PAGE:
Portrait of An American Family-Marilyn Manson

Release Year: 1994

Rating: 8.5/10

This is a very impressive album for a major label debut. It’s full of original material inspired by various sources, such as the show Twin Peaks, the murder of an abortion doctor, and serial killer Charles Manson. The album was released in 1994, a time where grunge was still fairly popular but on its way out. While everyone was talking about how the world makes them angry, Manson talked about a cyclops woman, beating up bullies with his metal lunchbox and a sweet song to his dead monkey. Not only did the packaging of this album catch your eye, but the music itself is attention getting, which is what Manson would continue to aim for in his career.

The album opens with a sadistic take on the dialogue from the boat trip scene in the Willy Wonka movie. Manson constantly shouts “There’s no earthly way of knowing/which direction we are going…” until the whole thing abruptly ends in silence. The album then continues on to the next track “Cake and Sodomy.” At the start of the song Manson repeats “I am the god of fuck,” which adds to his bigger than life image. This tracks features hard, psychedelic sounding guitars while Manson screams about the hypocrisy about America and Christianity. This song has great aggression and frustration that you can actually hear and it makes you pay attention to the message Manson is trying to get across.

Just about all of the songs here are really good and memorable. “Dope Hat,” one of the album’s singles, has a psychedelic feel and this feeling is exemplified by the music video, which takes a gruesome and violent interpretation of the boat ride from Willy Wonka and the Chocolate Factory. “Get Your Gunn, ” on the other hand, is very aggressive and raw. It was inspired by the murder of doctor David Gunn, who performed abortions. He was killed by anti-choice protestors. “My Monkey” can be seen as kind of silly because almost the entire song is sung in a Chimpmunk style, but the subject is pretty grim since the song describes the monkey getting run over by a train.

The only songs that get confusing are “Wrapped in Plastic” and “Sweet Tooth” and this is only because they sound so similar. A lot of the songs also have low sound effects or silence before the tracks (such as the aforementioned songs), which builds up suspense and the creepy tone that plays throughout. This is most effective on “Wrapped in Plastic.” The slow, low sounds heard in the beginning and throughout the song gives the track a menacing effect, almost similar to “Kinderfeld.”

This album is full of samples from horror movies, Willy Wonka and the Chocolate Factory and other sources, which gives it sort of a Rob/White Zombie feel. The music may not sound the same, but the samples remind of you of what Rob does with his work. But this is the only album where samples are used extensively. This adds to the weirdness of the drug infused album. If anything, the various distressed voices from the samples and the slow, drudging music makes the listener feel as if they are doing drugs with Manson.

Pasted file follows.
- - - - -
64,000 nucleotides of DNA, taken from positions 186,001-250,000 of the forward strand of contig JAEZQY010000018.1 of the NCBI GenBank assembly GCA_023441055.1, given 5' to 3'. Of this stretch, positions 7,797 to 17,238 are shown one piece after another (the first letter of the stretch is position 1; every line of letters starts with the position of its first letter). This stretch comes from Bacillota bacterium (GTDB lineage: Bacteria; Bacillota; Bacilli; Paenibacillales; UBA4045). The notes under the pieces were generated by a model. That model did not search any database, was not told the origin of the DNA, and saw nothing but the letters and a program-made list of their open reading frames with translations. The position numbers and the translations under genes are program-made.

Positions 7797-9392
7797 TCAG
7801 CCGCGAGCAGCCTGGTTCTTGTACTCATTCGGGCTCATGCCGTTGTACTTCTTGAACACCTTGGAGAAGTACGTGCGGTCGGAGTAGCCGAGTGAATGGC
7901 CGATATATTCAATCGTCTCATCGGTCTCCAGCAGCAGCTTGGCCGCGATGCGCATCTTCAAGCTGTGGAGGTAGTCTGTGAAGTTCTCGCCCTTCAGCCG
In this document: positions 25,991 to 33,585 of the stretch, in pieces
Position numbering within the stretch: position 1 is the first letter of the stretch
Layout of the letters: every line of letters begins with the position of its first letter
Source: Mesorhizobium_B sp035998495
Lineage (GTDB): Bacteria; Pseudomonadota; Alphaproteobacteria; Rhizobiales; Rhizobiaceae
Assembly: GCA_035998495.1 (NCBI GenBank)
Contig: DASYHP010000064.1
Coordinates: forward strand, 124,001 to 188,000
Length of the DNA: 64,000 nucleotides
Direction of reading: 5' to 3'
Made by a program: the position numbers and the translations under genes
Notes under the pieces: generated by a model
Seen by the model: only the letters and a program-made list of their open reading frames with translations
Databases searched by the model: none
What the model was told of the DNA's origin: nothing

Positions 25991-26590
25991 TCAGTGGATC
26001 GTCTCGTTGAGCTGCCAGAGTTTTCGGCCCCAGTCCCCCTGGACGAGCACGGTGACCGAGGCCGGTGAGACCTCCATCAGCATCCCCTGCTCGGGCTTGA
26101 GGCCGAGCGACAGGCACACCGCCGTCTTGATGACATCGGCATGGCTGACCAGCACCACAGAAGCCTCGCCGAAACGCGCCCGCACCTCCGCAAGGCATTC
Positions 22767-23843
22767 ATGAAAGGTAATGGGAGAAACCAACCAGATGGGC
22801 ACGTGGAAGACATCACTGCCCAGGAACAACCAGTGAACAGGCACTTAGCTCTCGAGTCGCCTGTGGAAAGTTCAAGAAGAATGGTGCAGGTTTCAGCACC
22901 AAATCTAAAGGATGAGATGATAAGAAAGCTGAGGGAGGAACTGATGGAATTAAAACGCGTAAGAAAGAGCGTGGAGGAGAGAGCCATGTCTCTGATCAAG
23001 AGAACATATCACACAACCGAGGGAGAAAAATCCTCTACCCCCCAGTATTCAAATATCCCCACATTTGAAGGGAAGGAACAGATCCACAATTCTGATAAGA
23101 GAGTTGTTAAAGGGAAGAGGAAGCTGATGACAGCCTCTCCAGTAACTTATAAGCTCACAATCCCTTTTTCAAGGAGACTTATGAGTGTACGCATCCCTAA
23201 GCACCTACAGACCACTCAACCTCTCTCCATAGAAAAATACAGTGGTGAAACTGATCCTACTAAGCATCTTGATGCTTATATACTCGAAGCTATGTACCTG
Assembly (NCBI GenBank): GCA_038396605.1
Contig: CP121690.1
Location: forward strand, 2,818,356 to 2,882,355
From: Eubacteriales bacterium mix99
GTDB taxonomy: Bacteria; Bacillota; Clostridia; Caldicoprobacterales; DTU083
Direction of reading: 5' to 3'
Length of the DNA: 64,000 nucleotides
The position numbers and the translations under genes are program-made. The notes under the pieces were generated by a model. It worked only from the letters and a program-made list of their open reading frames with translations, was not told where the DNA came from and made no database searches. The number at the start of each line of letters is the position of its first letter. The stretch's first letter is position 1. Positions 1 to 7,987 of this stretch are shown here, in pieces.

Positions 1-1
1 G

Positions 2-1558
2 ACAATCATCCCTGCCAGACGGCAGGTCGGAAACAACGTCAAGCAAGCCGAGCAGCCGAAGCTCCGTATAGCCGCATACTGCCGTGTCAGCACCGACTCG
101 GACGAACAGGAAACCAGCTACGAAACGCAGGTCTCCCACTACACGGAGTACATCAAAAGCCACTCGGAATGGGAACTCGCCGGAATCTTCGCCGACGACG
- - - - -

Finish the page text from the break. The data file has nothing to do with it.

One thing that is hard to miss while listening to this album is the attitude in every aspect of the record from the music, to the vocals and the lyrics. It sounds as if Manson already knows he’s a rockstar and has all his millions of fans in the palm of his hand. He went big on this album and he keeps trying to go bigger and bigger every time he releases something new. In general, this is Manson’s most playful album. From the way he sings to how the music sounds, it has a very playful, sinister yet juvenile feel. This is not bad; actually it works quite well on this album, it’s just different from what he would do on later on. The music nor the lyrics are as dark as they are on his other albums. Also, the persona on this album is a more sinister version if Willy Wonka, rather than the bigger than life antichrist image he would portray later on

Overall, I give this album 8.5/10. It’s one of Manson’s weirder albums, but this doesn’t mean it’s not enjoyable. Some fans may be turned off by some of the odd songs, but others may think it’s his best work. What everyone will enjoy is the message from a disgruntled mother at the end of “Misery Machine” informing the band to take her son off their mailing list. She even goes on to describes the band’s music as “pornographic material” and even threatens to call her attorney. It’s a preview to the trouble Manson would stir up later on.

Fun fact: The clay figures on the cover were made by Manson himself! What did you think about this album? Do you have a favorite song from it? Share thoughts in the comments.

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